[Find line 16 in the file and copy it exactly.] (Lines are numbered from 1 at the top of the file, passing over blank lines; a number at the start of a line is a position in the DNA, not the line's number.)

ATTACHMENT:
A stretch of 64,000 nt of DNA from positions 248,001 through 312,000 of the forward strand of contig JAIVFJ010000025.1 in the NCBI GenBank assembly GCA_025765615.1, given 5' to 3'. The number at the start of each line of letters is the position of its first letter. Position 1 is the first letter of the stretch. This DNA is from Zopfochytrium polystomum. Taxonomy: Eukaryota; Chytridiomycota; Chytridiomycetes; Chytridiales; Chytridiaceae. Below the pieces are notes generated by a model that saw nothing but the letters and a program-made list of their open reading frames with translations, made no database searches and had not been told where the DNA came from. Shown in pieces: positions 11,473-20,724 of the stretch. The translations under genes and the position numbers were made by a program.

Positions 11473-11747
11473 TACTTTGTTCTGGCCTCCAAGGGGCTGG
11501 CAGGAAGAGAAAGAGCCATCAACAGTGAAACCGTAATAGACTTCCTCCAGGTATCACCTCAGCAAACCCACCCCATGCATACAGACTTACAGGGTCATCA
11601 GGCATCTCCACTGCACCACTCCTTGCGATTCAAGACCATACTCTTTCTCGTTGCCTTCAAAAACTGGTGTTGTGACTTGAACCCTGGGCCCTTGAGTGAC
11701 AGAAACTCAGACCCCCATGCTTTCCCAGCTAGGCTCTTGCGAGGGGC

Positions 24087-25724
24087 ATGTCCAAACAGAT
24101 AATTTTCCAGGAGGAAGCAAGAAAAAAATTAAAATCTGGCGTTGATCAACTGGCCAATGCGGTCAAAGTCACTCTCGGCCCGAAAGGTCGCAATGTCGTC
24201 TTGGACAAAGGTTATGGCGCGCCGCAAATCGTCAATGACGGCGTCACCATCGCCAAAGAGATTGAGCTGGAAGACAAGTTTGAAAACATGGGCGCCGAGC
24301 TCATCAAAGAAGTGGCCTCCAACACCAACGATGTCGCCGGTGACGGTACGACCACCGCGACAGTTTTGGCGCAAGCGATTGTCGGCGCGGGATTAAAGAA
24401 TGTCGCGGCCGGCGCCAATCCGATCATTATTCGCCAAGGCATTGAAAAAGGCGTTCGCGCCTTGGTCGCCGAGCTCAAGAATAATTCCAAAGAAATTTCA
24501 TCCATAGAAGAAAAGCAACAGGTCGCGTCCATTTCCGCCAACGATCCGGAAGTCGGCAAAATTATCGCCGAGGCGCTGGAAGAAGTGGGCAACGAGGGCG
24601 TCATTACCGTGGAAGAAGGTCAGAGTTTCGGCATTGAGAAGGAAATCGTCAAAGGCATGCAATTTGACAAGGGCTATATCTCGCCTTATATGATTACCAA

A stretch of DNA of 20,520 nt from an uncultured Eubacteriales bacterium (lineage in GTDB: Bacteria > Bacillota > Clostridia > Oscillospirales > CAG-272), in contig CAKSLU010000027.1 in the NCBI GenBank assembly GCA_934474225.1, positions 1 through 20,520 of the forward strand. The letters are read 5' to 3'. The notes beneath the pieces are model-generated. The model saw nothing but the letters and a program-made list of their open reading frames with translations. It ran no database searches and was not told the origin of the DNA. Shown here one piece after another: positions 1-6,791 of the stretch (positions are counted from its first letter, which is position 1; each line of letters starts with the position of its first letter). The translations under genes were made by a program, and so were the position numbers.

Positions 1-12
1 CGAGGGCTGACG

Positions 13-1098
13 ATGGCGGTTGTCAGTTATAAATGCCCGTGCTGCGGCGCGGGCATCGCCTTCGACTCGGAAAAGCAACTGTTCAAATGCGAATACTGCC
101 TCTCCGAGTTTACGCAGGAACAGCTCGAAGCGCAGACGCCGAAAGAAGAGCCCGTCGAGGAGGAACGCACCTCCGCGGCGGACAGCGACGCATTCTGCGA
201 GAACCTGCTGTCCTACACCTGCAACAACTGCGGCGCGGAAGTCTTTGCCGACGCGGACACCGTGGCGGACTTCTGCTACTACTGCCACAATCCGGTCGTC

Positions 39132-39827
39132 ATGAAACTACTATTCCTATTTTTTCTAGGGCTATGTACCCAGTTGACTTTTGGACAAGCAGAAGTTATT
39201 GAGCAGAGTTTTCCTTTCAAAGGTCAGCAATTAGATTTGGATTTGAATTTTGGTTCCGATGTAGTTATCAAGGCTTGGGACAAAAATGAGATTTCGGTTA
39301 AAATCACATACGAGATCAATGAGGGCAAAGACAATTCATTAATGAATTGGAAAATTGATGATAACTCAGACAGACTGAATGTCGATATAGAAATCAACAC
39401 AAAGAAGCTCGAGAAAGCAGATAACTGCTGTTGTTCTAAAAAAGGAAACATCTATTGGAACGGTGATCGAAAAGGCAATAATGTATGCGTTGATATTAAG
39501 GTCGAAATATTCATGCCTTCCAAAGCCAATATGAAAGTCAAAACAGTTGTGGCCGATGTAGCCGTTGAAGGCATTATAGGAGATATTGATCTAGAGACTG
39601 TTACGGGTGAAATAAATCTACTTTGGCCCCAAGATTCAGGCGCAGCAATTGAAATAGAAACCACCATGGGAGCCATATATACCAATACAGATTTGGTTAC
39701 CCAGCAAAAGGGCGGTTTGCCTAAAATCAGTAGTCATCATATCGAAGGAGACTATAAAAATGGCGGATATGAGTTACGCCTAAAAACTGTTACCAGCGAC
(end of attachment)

Positions 1-12